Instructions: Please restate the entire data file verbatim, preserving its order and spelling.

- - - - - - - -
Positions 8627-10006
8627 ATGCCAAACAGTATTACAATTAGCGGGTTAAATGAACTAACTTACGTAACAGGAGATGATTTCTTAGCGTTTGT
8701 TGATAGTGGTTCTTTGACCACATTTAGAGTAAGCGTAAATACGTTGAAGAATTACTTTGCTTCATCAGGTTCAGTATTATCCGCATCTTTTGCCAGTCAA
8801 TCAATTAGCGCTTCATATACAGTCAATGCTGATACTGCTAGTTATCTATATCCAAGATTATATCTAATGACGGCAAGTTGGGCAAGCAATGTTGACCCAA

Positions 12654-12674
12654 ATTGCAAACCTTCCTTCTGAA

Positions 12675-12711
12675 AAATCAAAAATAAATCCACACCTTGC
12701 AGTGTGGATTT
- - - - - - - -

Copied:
Positions 8627-10006
8627 ATGCCAAACAGTATTACAATTAGCGGGTTAAATGAACTAACTTACGTAACAGGAGATGATTTCTTAGCGTTTGT
8701 TGATAGTGGTTCTTTGACCACATTTAGAGTAAGCGTAAATACGTTGAAGAATTACTTTGCTTCATCAGGTTCAGTATTATCCGCATCTTTTGCCAGTCAA
8801 TCAATTAGCGCTTCATATACAGTCAATGCTGATACTGCTAGTTATCTATATCCAAGATTATATCTAATGACGGCAAGTTGGGCAAGCAATGTTGACCCAA

Positions 12654-12674
12654 ATTGCAAACCTTCCTTCTGAA

Positions 12675-12711
12675 AAATCAAAAATAAATCCACACCTTGC
12701 AGTGTGGATTT